This past year or so, I noticed that phone calls from friends and family had dwindled drastically. Not that they were that frequent in years past, but now, the calls have almost ceased. The holidays count for a few, and if there is a surgery or accident, that will bring one or two sympathy or curiosity calls.
One can assume that as you age and become a seasoned person, your friends and family are in the same boat, and you can talk about medical issues and health only so much before your head explodes. My sister, bless her heart, does call every few days to chat about nothing in particular, but she is down from four dogs to one and is easily bored. She watches a lot of Netflix.
My multi-tasking son rarely calls. He lives in North Padre Island, by the beach, surrounded by an impressive collection of “man toys.” He and his wife own a business that keeps them hopping, so I get it. The rest of his time he divides between Cub Scouts and baseball games with my grandson. He is a busy young man and appears to have broken all his fingers on both hands, or lost my phone number. I am considering sending him an amazon package with my picture and a burner cell phone.
My generation X grandson keeps in touch via text, the preferred form of communication for people in their twenties. Sometimes he will answer his phone, and it takes me a second to remember his voice. He sounds much like his father, who passed away seven years ago, and if I am melancholy, it unnerves me a bit, so texting is alright for now. As he ages, actual speaking will replace texting.
My late-late mother, ever the geriatric comedian, in her golden years, remarked on how lonely life can be, and she wouldn’t have anyone to talk with if the telemarketers and scammers stopped calling. I laughed at how ridiculous that sounded, but alas, I may be in that same position.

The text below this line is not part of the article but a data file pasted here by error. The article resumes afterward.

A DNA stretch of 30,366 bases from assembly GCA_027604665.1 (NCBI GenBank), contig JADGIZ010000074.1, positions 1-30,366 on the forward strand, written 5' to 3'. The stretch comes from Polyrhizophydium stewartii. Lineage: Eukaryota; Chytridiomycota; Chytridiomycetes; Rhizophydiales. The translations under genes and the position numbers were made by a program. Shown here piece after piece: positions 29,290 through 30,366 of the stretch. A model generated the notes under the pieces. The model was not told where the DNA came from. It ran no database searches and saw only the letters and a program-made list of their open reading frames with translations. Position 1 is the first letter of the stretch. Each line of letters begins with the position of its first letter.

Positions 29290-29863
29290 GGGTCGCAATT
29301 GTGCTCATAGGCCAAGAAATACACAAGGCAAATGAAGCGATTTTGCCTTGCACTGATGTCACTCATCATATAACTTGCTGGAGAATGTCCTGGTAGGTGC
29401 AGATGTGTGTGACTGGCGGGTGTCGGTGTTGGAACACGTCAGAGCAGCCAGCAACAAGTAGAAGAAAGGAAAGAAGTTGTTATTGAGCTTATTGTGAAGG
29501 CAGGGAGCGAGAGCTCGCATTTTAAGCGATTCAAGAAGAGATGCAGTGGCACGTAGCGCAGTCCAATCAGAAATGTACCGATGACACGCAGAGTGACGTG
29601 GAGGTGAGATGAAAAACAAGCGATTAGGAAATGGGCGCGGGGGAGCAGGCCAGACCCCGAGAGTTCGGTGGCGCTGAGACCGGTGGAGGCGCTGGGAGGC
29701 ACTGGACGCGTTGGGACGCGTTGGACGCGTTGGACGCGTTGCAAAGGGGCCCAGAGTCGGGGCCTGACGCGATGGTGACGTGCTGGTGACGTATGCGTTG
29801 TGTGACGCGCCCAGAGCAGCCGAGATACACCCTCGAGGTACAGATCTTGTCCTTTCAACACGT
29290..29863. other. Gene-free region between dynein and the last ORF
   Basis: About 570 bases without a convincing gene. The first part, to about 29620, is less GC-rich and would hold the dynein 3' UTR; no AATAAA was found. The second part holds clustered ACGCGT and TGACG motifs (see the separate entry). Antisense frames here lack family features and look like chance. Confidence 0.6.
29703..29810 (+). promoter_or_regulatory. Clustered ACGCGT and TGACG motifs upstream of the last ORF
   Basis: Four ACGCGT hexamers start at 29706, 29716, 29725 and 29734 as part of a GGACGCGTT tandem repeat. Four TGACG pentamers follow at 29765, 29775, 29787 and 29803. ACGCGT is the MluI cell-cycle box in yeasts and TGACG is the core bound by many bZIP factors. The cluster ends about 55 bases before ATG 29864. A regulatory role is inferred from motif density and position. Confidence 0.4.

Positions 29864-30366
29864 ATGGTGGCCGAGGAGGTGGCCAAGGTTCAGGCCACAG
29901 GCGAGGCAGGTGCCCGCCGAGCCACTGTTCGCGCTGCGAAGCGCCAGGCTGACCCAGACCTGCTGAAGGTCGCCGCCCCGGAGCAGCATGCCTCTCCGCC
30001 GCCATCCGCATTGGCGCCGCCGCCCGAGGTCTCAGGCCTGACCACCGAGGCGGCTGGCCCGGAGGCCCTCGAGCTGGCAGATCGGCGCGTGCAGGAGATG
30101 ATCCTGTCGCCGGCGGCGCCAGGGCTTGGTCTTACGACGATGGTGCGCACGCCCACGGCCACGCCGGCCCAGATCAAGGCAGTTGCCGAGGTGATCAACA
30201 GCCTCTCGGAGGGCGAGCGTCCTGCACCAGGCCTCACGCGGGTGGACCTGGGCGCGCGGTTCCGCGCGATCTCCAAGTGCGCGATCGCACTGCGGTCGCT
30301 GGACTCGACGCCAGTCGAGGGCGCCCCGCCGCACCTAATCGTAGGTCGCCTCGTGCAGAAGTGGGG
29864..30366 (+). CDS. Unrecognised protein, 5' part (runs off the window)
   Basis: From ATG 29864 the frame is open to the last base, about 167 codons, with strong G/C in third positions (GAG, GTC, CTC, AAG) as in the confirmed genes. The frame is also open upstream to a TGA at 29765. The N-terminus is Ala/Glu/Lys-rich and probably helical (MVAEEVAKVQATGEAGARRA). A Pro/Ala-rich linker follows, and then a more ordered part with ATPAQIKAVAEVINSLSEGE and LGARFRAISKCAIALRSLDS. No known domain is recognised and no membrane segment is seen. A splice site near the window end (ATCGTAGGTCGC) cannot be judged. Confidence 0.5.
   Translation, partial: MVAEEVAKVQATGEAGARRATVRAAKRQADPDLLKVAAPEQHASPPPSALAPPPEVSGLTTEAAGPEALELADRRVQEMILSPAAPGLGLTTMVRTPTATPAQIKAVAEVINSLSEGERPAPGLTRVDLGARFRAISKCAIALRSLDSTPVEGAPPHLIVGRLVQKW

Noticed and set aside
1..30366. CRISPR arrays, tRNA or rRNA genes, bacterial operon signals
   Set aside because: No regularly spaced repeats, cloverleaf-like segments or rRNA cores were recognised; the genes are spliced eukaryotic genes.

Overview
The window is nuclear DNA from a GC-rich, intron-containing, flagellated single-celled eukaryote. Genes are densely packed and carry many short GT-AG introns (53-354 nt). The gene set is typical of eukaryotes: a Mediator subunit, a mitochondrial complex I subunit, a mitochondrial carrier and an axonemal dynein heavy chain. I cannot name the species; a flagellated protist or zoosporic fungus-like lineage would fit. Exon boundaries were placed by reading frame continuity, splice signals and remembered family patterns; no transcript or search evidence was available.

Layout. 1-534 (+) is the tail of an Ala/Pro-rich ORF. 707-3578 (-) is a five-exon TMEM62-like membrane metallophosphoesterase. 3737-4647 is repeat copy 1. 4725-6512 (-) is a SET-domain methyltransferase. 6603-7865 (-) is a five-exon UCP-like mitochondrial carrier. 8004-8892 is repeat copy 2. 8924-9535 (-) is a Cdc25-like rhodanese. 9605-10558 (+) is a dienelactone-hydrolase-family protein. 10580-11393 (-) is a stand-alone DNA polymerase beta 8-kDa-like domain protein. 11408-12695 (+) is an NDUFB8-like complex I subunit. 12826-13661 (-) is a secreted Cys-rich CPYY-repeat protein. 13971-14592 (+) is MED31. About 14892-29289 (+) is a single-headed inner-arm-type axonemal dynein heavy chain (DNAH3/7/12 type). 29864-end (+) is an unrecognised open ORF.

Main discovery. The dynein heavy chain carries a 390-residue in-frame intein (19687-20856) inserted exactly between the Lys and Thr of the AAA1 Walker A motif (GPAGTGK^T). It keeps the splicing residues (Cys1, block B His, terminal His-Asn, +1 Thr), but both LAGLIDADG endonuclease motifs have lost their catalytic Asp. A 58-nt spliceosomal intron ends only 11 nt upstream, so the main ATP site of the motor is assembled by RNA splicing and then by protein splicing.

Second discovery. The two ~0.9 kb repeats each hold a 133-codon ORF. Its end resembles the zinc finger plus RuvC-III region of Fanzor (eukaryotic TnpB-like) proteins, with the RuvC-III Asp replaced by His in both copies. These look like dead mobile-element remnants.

Medicare enrollment is upon us with a vengeance, and I receive a dozen calls a day, most of which my spam app catches and disperses them back into cellular orbit. I did answer one a few days ago because it displayed a number with fourteen digits, and I was curious who has that many digits. What the hell, have some fun.
The youngish man on the line started his spiel about Medicare, and I could tell he was either “in” or “from” India. I listened for a minute then asked him where his call center might be? he answered, ” Indiana.” Then I asked his name, which he replied, ” Ronnie.” I politely told him that was bull crap, you are in India, and your name is not Ronnie.
He was busted, so he fessed up. Speaking in a pleasant accent, he said, ” yes sir, I am in India, and my name is Aakash. I work at the call center for American Exploitive Insurance.” He seemed like a polite young man, so I continued the conversation.
“Tell me, Aakash, do you have Netflix and Amazon Prime in India, and if you do, have you seen Jack Ryan and The Kaminsky Method ?” I enquired.
He was quiet for a few seconds then responded, “yes, we have those, but we watch only Bollywood movies here. Our movies have much drama, love love, and shooting guns, then everyone dances and sings happy songs. It’s joyously entertaining. India is a happy place, mostly.”
” And what do you mean by mostly?” I say.
I could sense his hesitation and the frustration in his voice, but he needed to vent to someone, and I am three-thousand miles away, and that’s as safe as it gets.
This young telemarketer begins spilling his guts to a stranger, in America, over the telephone, hoping to receive a form of absolution from a non-Catholic, even though I am wearing a black t-shirt and eating Mrs. Pauls fish sticks for lunch so that counts for something. Speaking in a comforting voice, I urge him to continue. He lets it all hang out.
In a desolate cracking voice, he wails, ” my girlfriend lives with me in a tiny, tiny, tiny apartment, and all day, she plays this Brittney Spears person’s records and dances about like a hoochie lady. It is making me a crazy man. Last week for the evening meal, I try to make American Texas Terlingua chili using Indian spices and goat meat, and it gives us both the running bathroom visit for days. We have more nuisance monkeys in our neighborhood than residents. The little mean shit animals dismembered my moped, and then they break into my apartment and eat my James Taylor albums and raid the food closet leaving my home a mess. I have no gun, so I can’t shoot them dead; the mean monkey has more rights than me. I have applied for citizenship in your country, but it takes two lifetimes. I have four degrees from a university but make little money. My life is a hot fresh cow pie residing in the middle of the road.”
I am bewildered by his predicament but yet amused at the absurdity of it all. We exchange pleasantries, and I tell him to call me again next week for another chat, to which he agreed and wished me well.
Who knew telemarketers could be so exciting.